The FoodService Instituut in the Netherlands has looked at out-of-home consumption by the Millennials Generation and by Generation Z. Generation Z includes those born between 2000 and 2015, and thus the successor generation to the Millennials, whose birthdays are from 1980 to 1999. (The dividing line between the generations varies considerably depending on the market observers.) In the Netherlands, the two generations combined include around 4.7 million adults and young adults respectively.
Today, the Millennials Generation in the Netherlands already spends more on out-of-home eating than all the older generations added together. Collectively, according to the FoodService Instituut, in ten years’ time the Millennials Generation and the Generation Z are expected to account for 65% of spending on out-of-home eating. Generation Z is the first real out-of-home generation. Accordingly, they eat outside their own four walls more often than the Millennials. The main factor in this respect is enjoyment, and meeting together for a meal with friends is in second place. In a survey, 84% of the Millennials questioned said they had eaten out-of-home in the past month, and this proportion was significantly higher among the representatives of Generation Z: 92%. However, the amount of money available among Generation Z is still scarce, which is one reason why they play safe when choosing places to eat, and prefer known formats, discount concepts and all-you-can-eat offers. Although Generation Z is health-conscious and interested in sustainability, it definitely allows itself small escapes into the fast-food world. Among the so-called Digital Natives, young women in particular browse the Net beforehand to see what the choice, prices and discounts look like in the restaurant they have in mind.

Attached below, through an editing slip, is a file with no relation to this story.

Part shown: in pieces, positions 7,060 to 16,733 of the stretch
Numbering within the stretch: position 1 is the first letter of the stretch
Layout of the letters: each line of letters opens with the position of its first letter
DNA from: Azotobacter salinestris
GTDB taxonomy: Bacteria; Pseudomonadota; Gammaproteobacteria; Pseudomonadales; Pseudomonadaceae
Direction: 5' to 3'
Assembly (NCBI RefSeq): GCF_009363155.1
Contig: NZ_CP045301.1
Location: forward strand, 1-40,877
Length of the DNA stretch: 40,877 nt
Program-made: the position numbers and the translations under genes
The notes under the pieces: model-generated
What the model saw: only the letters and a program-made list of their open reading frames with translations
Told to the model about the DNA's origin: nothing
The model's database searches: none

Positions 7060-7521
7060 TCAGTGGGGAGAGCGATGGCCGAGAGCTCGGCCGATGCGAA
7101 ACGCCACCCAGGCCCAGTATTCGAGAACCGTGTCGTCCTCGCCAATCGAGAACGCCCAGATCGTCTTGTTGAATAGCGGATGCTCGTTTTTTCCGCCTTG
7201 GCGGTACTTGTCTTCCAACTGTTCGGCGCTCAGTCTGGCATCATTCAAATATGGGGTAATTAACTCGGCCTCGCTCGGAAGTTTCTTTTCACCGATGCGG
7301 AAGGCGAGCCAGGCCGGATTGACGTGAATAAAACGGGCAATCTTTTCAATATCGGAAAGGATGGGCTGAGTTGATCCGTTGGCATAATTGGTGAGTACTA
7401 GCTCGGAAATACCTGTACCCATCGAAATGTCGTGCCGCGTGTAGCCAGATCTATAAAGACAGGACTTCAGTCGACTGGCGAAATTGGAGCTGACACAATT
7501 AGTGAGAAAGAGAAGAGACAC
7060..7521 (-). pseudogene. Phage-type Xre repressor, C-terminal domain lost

Generation Z no longer think in terms of big weekly shopping trips for their household. They buy for the next few hours at most. The shopping destination is chosen depending on whether a shopping trip there is enjoyable and convenient. Consuming large amounts of meat is regarded as old-fashioned, but only 5% of Generation Z see themselves as vegetarians, while 20% say they are flexitarians. Generation Z expects mainly the state and food suppliers to take care to ensure healthy, sustainable food and its production. In Generation Z, as in all the generations, it is the women who consider a healthy diet to be important